In March of 1980, a hate-filled, half-crazy man armed with a gun he got legally walked into my father's office and shot him to death. Over the last 30 plus years I've had lots of time to think about hate speech, about the legal definition of insanity, and about how easy it is to get guns in our country.
As many have pointed out, hate speech doesn't pull triggers, but is particularly dangerous when consumed by unbalanced people. In my father's case, it was, I believe, left-wing hate speech that helped kill him: his murderer, a veteran of the civil rights movement, had taken in a lot of vitriol about my father over the years--that he was a sell-out, a CIA agent, the devil; that he, like other Jewish people who worked on the civil rights movement, was just trying to control it. This kind of talk came from far-lefties, and came out in the murderer's description of why he did it: my father was wiretapping him through his teeth, controlling airplane crashes, was a Jew who wanted to control everything.
Did the people who said such things kill my father? No. But their language helped stir the mind of the person who did. And it seems possible, from here, that something similar happened in Tucson.
Which brings us to insanity. The man who killed my father was found to be not responsible because he was insane at the time of the killing. But, of course, it was more complicated than that: he may have been sick, but he was well enough to buy a gun where he knew he could (gun laws in New York, where the murder happened, wouldn't have allowed him to, since he'd been in a mental hospital a few years earlier), to track my father to our old house in Long Beach, NY, and, not finding him there, track him to his law office in New York. Putting aside for a moment what the legal definition of "insanity" is, the fact of the matter is that he suffered from mental illness and was still able to plan and carry out a murder. It sounds, again, similar to what happened in Tucson. A killer doesn't have to be either a political assassin with an ideological reason for murder or an unhinged lunatic--he can be both. The fact that he's motivated in part by hate speech doesn't make him any less crazy, and the fact that he's mentally ill doesn't lessen the role of hate speech in psyching him up to take up arms.
Which brings us to gun laws. How on earth is a person as unhinged as the Tucson shooter able to legally get a semi-automatic with a 31-shot magazine? The argument that it doesn't matter if it were legal or not, a person like him would've gotten the weapon anyway, makes no sense: many laws are broken every day, but we still have them. Just because teenagers drink doesn't mean we should make the drinking age 15. Just because we have 20,000 homicides a year in this country doesn't mean we should give up on laws against murder.
The reason a mentally ill person could get such a weapon legally is that our country is currently overwhelmed by 2nd Amendment fanatics. These are the people who take any restriction on any right to own any arms as an attack on their liberty. People who love the First Amendment agree that it doesn't mean you should be able to yell "FIRE" in a crowded theater or open a porn shop next to a school. But Second Amendment absolutists allow for no such reasonable limits on guns--never mind that the people who wrote the Second Amendment had single-shot muskets in mind. Personally, I believe the Second Amendment was written to ensure the existence of militias; I disagree with the Supreme Court's recent ruling that it protects gun ownership by individuals. But even if those who view the Second Amendment as I do are wrong, why won't those who believe in an absolute right to own guns agree to any reasonable limits? These Second Amendment absolutists, in their refusal to concede to modern realities and compromise on reasonable limits to the right to bear arms, keep laws in place that make it easier for unbalanced people to get weapons, and get weapons that can kill lots of people.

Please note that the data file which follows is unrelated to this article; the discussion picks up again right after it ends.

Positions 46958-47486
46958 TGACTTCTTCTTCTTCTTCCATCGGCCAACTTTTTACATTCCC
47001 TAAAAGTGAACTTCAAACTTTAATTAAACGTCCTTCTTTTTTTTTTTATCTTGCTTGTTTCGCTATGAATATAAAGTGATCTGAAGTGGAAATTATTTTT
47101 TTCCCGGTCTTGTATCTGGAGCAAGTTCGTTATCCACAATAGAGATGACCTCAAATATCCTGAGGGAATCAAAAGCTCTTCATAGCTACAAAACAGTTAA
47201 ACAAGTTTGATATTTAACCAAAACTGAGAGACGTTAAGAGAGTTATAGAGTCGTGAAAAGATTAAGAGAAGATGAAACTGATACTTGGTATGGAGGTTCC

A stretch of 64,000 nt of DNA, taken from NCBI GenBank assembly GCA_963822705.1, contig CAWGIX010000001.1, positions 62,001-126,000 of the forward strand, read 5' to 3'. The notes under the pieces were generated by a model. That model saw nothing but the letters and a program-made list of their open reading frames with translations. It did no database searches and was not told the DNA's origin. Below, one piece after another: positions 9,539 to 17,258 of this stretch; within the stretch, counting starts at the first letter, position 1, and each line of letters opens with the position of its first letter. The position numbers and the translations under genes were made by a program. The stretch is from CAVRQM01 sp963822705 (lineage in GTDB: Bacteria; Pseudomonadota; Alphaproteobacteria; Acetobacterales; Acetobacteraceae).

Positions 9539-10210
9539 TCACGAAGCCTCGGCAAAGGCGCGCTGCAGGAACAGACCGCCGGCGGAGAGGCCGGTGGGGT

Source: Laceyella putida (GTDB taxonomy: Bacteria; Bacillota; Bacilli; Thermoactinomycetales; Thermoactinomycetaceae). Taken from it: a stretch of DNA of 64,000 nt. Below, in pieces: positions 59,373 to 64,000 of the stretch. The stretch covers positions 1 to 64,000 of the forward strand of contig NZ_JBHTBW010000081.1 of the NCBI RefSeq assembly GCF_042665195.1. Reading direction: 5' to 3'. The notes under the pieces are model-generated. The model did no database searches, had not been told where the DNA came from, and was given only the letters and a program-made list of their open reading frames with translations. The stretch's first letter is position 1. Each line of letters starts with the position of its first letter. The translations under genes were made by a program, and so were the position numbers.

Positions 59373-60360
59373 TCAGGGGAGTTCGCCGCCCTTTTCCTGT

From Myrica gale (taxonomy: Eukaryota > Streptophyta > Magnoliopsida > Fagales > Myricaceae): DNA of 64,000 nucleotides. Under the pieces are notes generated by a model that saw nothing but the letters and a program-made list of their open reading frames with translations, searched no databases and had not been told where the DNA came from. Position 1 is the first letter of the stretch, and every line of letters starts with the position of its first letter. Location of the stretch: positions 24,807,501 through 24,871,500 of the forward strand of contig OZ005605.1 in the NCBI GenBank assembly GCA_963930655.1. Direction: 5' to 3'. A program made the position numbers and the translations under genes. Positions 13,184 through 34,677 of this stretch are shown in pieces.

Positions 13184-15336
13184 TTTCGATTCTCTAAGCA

In fact, watching the news coverage this weekend and thinking back to the news coverage of my father's death in 1980, what strikes me the most is how run of the mill such shootings by unbalanced people have become. Mass shootings are now just facts of life, and before the dead are buried the Second Amendment fanatics rush out to protect their gun rights. They win the argument before it starts, ensuring that, the next time, a mentally ill person, his brain swimming in hate speech, can carry a concealed semi-automatic legally, walk right up to his target, and get off 30 rounds in a minute.
Any attempt to point this out is dismissed as "finger-pointing" or "politicking," but it shouldn't be. We shouldn't talk about taking people out or watering the tree of liberty with blood unless we're comfortable with people listening actually doing it. And we should make it as difficult as possible for insane people to get guns.
None of this matters much now to the families of those killed and injured. My heart goes out to them. It is unspeakably awful to think of someone you love being killed like this, and they have a hard road in front of them, pot-holed with public bickering over what insanity is, what punishment is appropriate, and so on. All I can say to them is this: You can only begin to fill in the gap in your family by loving each other; nothing that happens to the killer, even if they execute him, is ever going to be enough to give you back what you've lost. So take care of yourselves and your families. Eat if you can, sleep when you can, pray if you can. Look out for each other.
Hopefully, the rest of us can do a better job of looking out for each other, too.
Thomas Lowenstein is Policy Director at Innocence Project New Orleans and author of the novel, The Ghost Detective.